A bit of a story…then a recipe. If you just want the recipe, scroll down.
In September 2014, I suggested to my husband that we start eating breakfast every day. I did it as a little start to help us lose some weight. We called it “Slimdown September”. I think it happens when you’re married…you kind of lose sight of what’s it’s like to “woo” someone with your looks. You’ve already won the prize so let’s get fat? We didn’t have the best eating habits; it wasn’t WHAT we ate, it was HOW we ate. Sure, we’re mainly vegetarian and don’t eat fast food. There isn’t a processed thing in our house as I make most everything from scratch, including edible beans. But it’s so easy to overeat on all the good stuff. I’m not afraid of using full fat foods. In fact, I’m so against eating “fat-free” and “low-fat” because of all the additives to make it taste not like cardboard. It’s not the ingredients we use, it just the amount of food we consume. Like most American adults, we used to just start the morning off with huge cups of coffee and to-go tumblers for the ride to work. Easily, we polished off a whole pot each morning. Caffeine is an appetite suppressant so it took care of the hungry feeling until lunch. We usually scarfed down lunch and totally binged on dinner; if we were really feeling naughty, we’d put on some Netflix and I’d go get us pints of Ben and Jerry’s (our vice). Michael and I put on some weight. And it’s time we did something about it.
I had always heard to “eat breakfast like a king, lunch like a prince, and dinner like a pauper.” I knew we needed to start eating breakfast to get our metabolisms going. This was going to be a key in helping us to lose weight by actually paying attention to our bodies and not binge eating later on in the day. But as someone who loathes the feeling of waking up in the morning, I was less than thrilled to get up even early to prepare breakfast. So we started making breakfast sandwiches for the week and just keeping them in the fridge, warming them each morning.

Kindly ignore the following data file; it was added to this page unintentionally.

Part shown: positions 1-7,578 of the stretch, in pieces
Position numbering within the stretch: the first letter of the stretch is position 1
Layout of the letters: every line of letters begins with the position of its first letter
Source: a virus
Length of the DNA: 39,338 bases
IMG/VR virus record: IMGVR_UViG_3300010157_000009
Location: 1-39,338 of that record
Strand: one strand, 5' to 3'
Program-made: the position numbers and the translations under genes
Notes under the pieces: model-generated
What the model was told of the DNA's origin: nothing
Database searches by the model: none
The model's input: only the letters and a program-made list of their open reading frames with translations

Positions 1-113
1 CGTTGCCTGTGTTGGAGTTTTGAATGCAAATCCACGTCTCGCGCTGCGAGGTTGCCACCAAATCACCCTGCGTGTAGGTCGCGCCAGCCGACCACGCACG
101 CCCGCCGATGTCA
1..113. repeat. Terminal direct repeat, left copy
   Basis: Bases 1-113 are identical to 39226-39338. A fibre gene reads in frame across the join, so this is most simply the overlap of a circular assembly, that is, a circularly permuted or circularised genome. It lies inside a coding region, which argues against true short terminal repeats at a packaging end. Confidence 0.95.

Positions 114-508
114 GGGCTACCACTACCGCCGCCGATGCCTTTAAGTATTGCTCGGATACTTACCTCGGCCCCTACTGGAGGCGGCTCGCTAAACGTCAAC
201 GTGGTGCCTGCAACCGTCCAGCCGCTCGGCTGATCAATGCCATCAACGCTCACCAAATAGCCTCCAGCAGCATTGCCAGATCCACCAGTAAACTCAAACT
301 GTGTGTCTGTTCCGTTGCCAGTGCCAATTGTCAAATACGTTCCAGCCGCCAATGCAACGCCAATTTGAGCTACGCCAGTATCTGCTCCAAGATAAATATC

Anytime I order a breakfast sandwich from anywhere, it HAS to be on an English muffin. No substitutes. I hate bagel sandwiches (too caloric), croissant sandwiches (too buttery), biscuit sandwiches (too crumbly) and flat bread sandwiches (too…boring.) Something about the English muffin says “brunch” to me and I think that’s why I love it. Because I love brunch. I think it’s the idea that Eggs Benedict happen at brunch and English muffins happen to be the only vehicle for gently crisped Canadian bacon, the perfect poached egg, and creamy hollandaise sauce. Oh, I think I need to make this happen on Tuesday morning. Or just go to the Left Bank.
There are six muffins per package in the grocery store. Rarely, I am able to find the “club pack” at Wegmans which has twelve. Depending on which grocery store I go to, Wegmans or Trader Joes, they (the six packs) cost either $2.19 or $1.69 respectively. Now, we noticed we go through two muffins per day. On our days off, we still ate a breakfast sandwich. Approximately 30 days in a month is 60 muffins which means 10 packages in a month. That means for English muffins alone, we were paying $21.90 at Wegmans and $16.90 at Trader Joes. Michael says “I think we can make our own.” Meaning, he wants me to make them. ((At the end of the recipe I did the cost comparison of homemade versus store bought…if you were interested.))
See, I had just purchased myself a KitchenAid mixer for myself for Christmas.
And it’s gorgeous just taking up space on my counter. However, not being much of a baker, I needed to start somewhere and this English muffin venture seemed easy enough. And it was, especially with the mixer.. I started researching how to make English muffins: what we needed, different types of flour, how much yeast, seasoning, everything. And I ended up finding this awesome recipe from A Beautiful Mess that seemed to understand my love for the English muffin. I used the basics of her recipe, which was an adaptation from a different recipe from The Bread Baker’s Apprentice.